Short answer? Because you’ve gotta know what the hell your students need to know. See, teaching them stuff is all well and good, but the point behind teaching anyone is to be able to measure if they’ve learned anything. That’s where a good set of learning outcomes – a measurable set of learning outcomes is vital.
“But Erica,” you’re probably asking, “how does one write good learning outcomes?” A few years ago, I probably would’ve said “I dunno, just wing it.” Now, though, it’s different, because I know what learning outcomes are supposed to have.
I mean, you *could* pluck them out of thin air, but that’s not gonna do what you want it to do. No, you start with Bloom’s Taxonomy. And if you don’t know what that is, that’s okay because we’re gonna talk about it!
Bloom’s Taxonomy is essentially a way to classify different types and levels of learning. The graphic down below shows the hierarchy of it all:
Much like any other pyramid, Bloom’s Taxonomy has a hierarchy, meaning that learning at the higher levels is dependent on having mastered the knowledge and skills at the lower levels (Halawi, McCarthy, & Pires, 2009). While utilizing Bloom’s taxonomy is important across the board, it is almost especially important in regards to online learning, because it’s really difficult to truly verify what online students know compared to face-to-face students.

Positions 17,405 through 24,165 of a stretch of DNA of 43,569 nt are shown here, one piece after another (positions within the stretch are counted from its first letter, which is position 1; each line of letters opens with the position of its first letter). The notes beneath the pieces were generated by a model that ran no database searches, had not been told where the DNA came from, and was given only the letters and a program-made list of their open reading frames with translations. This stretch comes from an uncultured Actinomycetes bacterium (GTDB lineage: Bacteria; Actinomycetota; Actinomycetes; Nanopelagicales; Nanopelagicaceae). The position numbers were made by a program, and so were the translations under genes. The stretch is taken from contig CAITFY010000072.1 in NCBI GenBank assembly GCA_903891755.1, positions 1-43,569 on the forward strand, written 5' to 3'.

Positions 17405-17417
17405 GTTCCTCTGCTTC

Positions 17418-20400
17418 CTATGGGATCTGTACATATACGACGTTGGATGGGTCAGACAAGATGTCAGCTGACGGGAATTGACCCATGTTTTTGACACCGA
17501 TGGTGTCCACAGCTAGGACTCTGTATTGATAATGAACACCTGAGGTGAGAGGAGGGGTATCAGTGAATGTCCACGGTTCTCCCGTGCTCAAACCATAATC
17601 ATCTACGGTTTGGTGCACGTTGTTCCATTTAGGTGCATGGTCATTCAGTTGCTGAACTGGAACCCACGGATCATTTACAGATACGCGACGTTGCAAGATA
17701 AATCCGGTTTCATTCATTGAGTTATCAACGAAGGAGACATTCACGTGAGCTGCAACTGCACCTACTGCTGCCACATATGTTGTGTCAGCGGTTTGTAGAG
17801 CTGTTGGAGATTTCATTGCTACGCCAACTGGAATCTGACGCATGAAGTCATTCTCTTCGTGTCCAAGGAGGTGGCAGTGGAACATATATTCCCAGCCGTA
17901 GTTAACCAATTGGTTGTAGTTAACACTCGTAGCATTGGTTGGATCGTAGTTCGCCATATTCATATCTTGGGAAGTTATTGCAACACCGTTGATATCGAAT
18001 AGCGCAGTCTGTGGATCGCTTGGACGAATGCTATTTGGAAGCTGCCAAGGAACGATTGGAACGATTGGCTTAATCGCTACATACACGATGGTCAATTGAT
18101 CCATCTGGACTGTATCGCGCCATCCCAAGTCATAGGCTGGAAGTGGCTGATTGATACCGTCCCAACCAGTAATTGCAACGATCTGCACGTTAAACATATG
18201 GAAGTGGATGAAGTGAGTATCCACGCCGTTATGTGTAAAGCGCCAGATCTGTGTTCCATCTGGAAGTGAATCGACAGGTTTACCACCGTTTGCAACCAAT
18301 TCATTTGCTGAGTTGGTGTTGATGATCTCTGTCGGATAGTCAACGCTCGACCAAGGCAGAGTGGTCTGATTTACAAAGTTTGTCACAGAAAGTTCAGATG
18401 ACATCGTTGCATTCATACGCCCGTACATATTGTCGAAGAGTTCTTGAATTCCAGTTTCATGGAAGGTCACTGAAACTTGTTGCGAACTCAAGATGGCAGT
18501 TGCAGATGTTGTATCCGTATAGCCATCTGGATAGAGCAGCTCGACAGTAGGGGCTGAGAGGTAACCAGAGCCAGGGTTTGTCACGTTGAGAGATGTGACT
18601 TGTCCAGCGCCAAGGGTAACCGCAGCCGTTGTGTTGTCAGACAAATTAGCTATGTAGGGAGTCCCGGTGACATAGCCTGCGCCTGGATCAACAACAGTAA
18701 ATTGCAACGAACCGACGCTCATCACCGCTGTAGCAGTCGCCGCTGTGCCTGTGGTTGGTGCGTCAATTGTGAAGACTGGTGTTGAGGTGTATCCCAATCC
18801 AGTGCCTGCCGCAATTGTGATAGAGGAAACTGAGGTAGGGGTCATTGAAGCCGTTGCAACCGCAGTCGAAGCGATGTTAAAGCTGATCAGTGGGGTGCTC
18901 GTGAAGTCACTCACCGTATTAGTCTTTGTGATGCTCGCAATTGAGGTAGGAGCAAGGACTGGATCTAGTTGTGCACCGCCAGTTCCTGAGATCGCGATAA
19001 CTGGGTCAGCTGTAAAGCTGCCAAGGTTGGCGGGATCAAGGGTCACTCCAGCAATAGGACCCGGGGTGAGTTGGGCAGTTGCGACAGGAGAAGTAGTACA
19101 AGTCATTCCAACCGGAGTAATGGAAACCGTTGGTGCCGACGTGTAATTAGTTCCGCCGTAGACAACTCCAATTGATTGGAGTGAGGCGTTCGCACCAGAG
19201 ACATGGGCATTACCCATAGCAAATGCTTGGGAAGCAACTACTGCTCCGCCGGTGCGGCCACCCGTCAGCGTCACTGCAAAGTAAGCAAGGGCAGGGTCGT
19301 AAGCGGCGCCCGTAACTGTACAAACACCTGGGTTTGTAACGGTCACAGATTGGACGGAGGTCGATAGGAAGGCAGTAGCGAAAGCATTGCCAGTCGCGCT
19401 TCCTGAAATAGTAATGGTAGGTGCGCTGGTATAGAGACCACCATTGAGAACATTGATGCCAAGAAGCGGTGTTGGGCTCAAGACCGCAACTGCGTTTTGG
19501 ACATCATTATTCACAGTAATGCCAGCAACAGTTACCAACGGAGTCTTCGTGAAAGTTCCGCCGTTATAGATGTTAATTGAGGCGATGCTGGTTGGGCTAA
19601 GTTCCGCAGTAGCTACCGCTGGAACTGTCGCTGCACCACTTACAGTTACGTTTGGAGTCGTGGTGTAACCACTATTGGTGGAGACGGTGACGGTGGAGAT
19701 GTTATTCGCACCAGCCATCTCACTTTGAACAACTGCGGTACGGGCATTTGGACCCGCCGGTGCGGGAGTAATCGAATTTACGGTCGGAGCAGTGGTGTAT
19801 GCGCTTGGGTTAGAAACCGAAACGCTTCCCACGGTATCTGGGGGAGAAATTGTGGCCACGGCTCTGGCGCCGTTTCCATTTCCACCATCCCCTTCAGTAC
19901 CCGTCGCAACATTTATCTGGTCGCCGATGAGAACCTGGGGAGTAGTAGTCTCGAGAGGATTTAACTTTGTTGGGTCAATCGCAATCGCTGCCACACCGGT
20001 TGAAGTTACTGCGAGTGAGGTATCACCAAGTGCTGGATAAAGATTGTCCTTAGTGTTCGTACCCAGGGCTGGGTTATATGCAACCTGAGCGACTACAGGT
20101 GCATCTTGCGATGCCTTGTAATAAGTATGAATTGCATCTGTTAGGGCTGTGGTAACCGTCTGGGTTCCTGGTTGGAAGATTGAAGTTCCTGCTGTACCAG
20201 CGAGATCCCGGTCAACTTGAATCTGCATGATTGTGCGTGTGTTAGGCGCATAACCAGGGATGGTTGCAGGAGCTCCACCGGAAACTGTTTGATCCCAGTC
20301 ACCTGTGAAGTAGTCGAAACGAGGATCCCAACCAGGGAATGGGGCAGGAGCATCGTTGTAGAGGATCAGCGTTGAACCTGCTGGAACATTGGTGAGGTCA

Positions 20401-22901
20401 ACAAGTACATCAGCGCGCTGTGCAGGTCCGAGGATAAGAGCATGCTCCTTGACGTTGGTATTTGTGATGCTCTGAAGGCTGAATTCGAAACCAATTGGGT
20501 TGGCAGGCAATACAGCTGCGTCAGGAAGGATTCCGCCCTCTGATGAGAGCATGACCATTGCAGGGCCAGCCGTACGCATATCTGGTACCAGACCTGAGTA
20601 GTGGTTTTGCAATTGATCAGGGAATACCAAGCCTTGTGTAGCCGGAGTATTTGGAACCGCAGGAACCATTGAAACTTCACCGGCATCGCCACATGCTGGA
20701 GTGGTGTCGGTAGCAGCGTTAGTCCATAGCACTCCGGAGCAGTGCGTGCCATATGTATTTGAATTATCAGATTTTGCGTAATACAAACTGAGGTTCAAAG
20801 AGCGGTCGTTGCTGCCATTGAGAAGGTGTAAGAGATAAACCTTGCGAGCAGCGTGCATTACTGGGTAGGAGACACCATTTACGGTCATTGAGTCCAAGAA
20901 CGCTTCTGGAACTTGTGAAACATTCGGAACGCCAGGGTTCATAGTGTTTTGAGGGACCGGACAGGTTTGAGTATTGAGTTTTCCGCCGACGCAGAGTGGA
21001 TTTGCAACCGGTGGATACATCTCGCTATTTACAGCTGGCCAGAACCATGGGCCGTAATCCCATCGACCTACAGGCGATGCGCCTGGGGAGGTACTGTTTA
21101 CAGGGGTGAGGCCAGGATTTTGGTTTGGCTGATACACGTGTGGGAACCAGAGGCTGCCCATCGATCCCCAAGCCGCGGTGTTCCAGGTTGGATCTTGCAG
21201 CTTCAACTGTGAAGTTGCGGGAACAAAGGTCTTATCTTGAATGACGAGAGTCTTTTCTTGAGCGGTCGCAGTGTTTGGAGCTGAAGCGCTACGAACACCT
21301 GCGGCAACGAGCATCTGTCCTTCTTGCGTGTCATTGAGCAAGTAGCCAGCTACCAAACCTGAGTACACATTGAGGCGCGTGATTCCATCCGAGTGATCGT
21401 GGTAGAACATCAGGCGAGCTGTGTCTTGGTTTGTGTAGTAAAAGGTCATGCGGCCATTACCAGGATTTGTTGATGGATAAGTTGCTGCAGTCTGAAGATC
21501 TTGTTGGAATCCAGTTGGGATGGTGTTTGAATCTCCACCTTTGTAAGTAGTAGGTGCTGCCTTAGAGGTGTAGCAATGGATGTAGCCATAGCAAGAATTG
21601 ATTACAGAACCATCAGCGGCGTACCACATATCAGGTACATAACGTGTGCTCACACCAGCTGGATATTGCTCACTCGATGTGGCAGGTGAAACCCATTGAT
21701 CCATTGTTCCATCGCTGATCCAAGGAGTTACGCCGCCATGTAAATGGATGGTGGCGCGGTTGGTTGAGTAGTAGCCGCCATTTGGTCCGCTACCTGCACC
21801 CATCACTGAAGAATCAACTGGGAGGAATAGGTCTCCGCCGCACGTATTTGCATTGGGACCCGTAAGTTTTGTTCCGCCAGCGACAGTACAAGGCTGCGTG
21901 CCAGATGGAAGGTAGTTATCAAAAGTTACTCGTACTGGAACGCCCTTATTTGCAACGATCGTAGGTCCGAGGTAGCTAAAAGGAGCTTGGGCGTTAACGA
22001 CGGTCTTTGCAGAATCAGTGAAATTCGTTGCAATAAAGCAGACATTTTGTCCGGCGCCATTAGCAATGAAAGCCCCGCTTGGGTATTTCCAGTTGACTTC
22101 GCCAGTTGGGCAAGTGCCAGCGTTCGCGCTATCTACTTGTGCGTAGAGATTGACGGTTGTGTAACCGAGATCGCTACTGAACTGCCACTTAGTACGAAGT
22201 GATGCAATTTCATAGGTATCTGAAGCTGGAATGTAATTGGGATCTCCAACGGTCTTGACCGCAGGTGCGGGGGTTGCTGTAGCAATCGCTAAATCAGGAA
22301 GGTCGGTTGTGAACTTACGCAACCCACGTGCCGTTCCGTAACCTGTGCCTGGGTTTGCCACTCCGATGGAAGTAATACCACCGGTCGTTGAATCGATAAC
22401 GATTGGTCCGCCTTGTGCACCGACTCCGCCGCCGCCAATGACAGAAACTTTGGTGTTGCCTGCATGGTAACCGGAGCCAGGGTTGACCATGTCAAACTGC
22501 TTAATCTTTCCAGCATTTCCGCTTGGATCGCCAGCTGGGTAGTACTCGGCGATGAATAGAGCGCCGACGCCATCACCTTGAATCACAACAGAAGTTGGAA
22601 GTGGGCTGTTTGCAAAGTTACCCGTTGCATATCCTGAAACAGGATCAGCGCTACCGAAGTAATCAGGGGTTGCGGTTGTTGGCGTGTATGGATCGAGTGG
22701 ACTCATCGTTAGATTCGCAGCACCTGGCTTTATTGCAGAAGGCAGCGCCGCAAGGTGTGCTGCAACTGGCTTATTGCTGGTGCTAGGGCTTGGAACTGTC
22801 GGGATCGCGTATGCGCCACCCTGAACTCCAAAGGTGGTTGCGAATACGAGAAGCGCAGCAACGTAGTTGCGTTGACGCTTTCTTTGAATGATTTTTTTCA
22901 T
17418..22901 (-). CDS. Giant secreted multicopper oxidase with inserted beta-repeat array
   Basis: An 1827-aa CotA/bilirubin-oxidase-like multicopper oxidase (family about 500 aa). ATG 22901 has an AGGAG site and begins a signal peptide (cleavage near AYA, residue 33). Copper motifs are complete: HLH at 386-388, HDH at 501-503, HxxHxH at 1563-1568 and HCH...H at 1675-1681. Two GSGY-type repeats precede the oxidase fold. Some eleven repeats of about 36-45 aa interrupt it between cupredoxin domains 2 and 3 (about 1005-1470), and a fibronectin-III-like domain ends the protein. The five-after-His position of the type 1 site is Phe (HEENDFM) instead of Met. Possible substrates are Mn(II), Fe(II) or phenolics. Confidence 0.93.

So how do we do it? I’ll tell you, my general way of going about it is to figure out what I want students to know. In regards to my project for EDU623, I’m designing a history class focused on the Civil War and Reconstruction, so my learning outcomes need to reflect that. What do I want students to know? What do I want students to be able to do? Some of it is going to be rote memorization – they’ll need to know certain people and dates and pieces of legislation. Those tasks fall under the bottom two pieces of this pyramid. But students also need to be able to pull apart an argument, as well as formulate their own argument and support that argument with primary source evidence. That means they need to be able to analyze and understand primary source evidence, and figure out where that evidence fits into the great scheme of the Civil War.
To be honest, students taking this class are going to have a lot of things to do and learn. And I’m never 100% sure how to phrase these things – how do I adequately talk about what I want students to know how to do at the end?
Action verbs, that’s how! See, the beauty of Bloom’s taxonomy is that each level has verbs that correspond to them, meaning that if you want a student to know something at the lower levels, you’re looking at things like “identify” and “define” and “explain,” and at the higher levels, you’re looking at “defend” and “argue” and “synthesize.”
Action verbs are wonderful things that should be used in every learning outcome. Otherwise, what the hell are your students learning? And how would you know either way?
Halawi, L. A., McCarthy, R. V., & Pires, S. (2009). An evaluation of e-learning on the basis of Bloom’s taxonomy: An exploratory study. Journal of Education for Business, 84(6), 374-380. doi:10.3200/JOEB.84.6.374-380